The day the UK leaves the EU is nearing, and as we move closer to 29 March 2019, the way this will affect passenger rights to compensation has regularly come into question.
It remains to be seen whether a deal will be struck with the EU or whether Britain will exit with no deal. We answer your questions about claiming flight delay compensation post-Brexit, deal or no deal.
Once Britain has left the EU, will my rights under EU Regulation 261/2004 change?
The government has said that in the event of a Brexit no deal, passenger flight rights will remain the same. If there’s a deal, then it seems likely that the government will adopt EU Regulation 261/2004 into UK law and things will continue as they are.
The European Union (Withdrawal) Act 2018 provides that EU Regulations – as they are applied in the UK at the moment before we left the EU – will be converted into domestic law by the Act and will continue to apply until legislators in the UK decide otherwise.
According to the government, everything should stay the same, which is good news for passengers.
Will airlines be obliged to pay compensation for flights affected by Brexit?
Under EU Regulation 261/2004, passengers are only entitled to compensation if a delay is deemed to be within the airline’s control or was caused by an event which is ‘inherent in the normal exercise of the activity of the air carrier’.
EU Regulation 261/2004 is applicable to EU member states and countries not in the EU but that have adopted the regulation, e.g. Norway, Iceland and Switzerland.
Flights that are affected by the restriction of air traffic due to Brexit would be classed as extraordinary circumstances and therefore not be eligible for flight delay compensation, unless the airline could have taken reasonable measures to have avoided the disruption.
Some airlines such as TUI, Jet 2 and Thomas Cook have already adjusted their terms and conditions, waiving their legal rights under EU Regulation 261/2004 for flights affected by Brexit, if the inability to operate flights as a result of leaving the EU arises. We believe this is fair and reasonable as these are events outside of their control and also not inherent in their normal activity.
Note: With the Easter break beginning on 5 April 2019, passengers should be prepared for possible disruptions.
What are my rights if my flight leaving the UK is delayed and the airline is registered in Europe? Will the flight be subject to both EU and UK rules?
It is true that a flight could be subject to both EU and UK rules but that’s nothing new. There are various countries that have their own passenger rights rules which overlap with EU rules.
Article 3 of EU Regulation 261 says: the rules will not apply if the passenger has already received benefits from another country. This is to stop people claiming twice for the same disruption.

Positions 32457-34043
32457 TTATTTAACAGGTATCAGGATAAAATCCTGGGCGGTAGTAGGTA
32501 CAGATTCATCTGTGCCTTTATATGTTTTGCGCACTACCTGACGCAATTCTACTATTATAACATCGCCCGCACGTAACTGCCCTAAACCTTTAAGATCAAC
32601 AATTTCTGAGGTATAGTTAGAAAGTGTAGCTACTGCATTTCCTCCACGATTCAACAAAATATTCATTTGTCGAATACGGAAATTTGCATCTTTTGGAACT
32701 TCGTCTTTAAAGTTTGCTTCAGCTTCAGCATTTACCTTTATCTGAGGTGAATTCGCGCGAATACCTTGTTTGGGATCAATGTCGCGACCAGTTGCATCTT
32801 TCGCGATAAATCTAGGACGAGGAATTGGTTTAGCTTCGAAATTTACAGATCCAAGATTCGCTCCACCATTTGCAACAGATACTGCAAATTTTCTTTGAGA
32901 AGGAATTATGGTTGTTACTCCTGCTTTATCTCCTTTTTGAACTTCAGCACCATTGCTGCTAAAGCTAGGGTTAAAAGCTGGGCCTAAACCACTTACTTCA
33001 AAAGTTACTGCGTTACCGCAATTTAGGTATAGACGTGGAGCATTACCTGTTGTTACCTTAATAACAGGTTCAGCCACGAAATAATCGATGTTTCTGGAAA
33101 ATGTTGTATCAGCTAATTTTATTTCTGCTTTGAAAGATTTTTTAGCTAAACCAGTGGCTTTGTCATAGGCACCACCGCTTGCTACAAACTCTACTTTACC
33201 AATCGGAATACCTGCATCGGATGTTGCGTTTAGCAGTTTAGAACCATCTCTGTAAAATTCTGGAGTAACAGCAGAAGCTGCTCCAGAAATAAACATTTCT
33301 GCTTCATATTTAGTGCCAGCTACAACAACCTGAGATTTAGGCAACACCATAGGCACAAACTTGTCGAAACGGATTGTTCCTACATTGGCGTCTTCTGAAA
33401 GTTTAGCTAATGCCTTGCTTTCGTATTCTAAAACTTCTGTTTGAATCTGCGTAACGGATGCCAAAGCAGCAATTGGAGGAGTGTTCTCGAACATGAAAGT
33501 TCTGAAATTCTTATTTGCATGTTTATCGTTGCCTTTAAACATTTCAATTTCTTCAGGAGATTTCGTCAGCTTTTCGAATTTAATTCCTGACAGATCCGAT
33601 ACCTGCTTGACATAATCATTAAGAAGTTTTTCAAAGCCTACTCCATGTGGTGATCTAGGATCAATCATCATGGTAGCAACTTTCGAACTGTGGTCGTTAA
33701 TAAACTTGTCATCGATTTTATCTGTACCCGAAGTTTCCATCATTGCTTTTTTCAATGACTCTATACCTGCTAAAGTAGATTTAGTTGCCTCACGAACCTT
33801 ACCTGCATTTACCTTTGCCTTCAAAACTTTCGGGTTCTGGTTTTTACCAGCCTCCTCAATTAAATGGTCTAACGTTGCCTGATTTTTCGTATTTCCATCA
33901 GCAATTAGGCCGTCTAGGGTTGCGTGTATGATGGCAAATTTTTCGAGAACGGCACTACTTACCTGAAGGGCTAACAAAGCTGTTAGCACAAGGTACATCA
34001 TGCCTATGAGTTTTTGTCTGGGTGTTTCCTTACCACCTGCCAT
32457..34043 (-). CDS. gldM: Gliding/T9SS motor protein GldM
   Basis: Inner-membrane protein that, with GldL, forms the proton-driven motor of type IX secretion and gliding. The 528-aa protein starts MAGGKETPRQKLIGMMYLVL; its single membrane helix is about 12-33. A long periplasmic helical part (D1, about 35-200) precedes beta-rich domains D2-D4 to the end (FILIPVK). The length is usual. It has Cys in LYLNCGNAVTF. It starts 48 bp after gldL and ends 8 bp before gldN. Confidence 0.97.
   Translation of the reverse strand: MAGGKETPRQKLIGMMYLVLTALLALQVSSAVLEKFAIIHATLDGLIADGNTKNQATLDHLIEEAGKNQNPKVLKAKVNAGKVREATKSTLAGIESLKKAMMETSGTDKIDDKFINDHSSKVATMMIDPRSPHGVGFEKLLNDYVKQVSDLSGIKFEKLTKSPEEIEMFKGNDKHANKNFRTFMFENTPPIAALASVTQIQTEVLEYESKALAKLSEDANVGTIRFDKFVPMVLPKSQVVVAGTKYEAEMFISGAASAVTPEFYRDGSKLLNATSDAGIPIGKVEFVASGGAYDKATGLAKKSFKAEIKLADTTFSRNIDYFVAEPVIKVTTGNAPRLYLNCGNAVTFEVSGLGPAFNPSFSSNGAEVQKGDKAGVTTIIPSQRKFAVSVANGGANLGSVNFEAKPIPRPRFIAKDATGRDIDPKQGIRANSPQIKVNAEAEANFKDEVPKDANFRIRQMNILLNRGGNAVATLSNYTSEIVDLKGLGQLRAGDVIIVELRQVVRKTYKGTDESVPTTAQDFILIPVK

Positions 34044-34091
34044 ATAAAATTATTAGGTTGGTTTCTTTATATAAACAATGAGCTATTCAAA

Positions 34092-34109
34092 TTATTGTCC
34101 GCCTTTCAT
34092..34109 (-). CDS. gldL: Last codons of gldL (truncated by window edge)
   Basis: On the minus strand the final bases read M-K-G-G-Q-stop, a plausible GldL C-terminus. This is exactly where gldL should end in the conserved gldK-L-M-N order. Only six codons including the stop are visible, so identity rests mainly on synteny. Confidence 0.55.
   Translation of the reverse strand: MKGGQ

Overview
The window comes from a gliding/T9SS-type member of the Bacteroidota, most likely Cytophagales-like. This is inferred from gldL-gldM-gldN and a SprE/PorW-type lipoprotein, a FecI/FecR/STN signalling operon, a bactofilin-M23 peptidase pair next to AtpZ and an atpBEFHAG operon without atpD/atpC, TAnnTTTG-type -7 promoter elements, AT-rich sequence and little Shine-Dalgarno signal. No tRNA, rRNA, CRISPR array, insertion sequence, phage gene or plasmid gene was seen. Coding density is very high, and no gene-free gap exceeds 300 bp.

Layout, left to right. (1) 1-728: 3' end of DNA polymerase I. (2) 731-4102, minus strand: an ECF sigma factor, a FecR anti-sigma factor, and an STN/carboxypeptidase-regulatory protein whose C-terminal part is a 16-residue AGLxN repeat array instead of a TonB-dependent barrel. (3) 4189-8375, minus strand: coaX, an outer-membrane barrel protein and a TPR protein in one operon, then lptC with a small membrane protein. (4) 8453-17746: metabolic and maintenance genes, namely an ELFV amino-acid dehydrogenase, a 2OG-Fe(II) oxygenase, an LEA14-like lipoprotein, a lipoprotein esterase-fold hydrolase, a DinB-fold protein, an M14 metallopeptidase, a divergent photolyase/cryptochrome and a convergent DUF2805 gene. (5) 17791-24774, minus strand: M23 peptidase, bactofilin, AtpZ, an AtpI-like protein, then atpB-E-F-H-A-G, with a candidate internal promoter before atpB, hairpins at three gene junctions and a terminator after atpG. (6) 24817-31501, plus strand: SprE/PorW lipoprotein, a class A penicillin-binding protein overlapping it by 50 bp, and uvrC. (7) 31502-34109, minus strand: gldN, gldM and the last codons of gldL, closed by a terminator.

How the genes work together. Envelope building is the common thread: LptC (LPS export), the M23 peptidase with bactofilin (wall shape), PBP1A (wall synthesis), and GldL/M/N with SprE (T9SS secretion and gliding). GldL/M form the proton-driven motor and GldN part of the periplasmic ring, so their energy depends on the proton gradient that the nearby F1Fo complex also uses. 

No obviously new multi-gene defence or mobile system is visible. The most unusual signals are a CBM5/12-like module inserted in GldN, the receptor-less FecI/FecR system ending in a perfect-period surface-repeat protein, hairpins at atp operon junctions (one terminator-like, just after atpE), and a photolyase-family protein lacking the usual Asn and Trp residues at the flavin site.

If affected by a flight delay due to Brexit, what are my rights for care and assistance?
In all circumstances, airlines are still obliged to provide care and assistance (food, drink, refunds or replacement flights) to passengers under the current wording of EU Regulation 261/2004.
For cancelled flights, airlines will have to refund fares. For flights that can be rearranged, airlines will have a duty to find and provide passengers with replacement flights at the earliest available opportunity. Food and drink must be provided that is reasonable in relation to waiting times and overnight accommodation if necessary.
Download our free care and assistance flash card.
Will passengers be entitled to a refund for a cancelled flight?
Passengers whose flights are cancelled due to Brexit will still be entitled to the same rights under EU Regulation 261/2004; the only exception being that compensation will not be claimable.
If passengers are given more than 14 days’ notice by the airline that their flight has been cancelled, passengers are entitled by law to a full refund on the cost they paid for the flight or a replacement flight or comparable transport arrangements. The airline is responsible for providing one of these to the passengers.
Current and post-Brexit coverage of EU261:
|Departing from||Arriving to||Airline||Currently Covered||Post-Brexit|
|The UK||EU Member State||EU airline||Yes||Yes|
|The UK||EU Member State||Non EU airline||Yes||No|
|The UK||Non EU Member State||EU airline||Yes||No|
|The UK||Non EU Member State||Non EU airline||Yes||No|
|EU Member State||The UK||EU airline||Yes||Yes|
|EU Member State||The UK||Non EU airline||Yes||Yes|
|Non EU Member State||The UK||EU airline||Yes||No|
|Non EU Member State||The UK||Non EU airline||No||No|
Can additional costs that are lost be claimed back, such pre-paid hotel accommodation and car hire?
Additional costs that are lost due to a cancelled flight such as pre-paid accommodation, activities and even pre-paid ski equipment hire will not be claimable under EU Regulation 261/2004. We would recommend passengers keep all receipts and copies of transactions and talk to their travel insurance provider.
How can I find out more about my flight compensation rights post Brexit?
The government has come up with some guidance if you are concerned about your rights, post Brexit. If you need more information, please click here.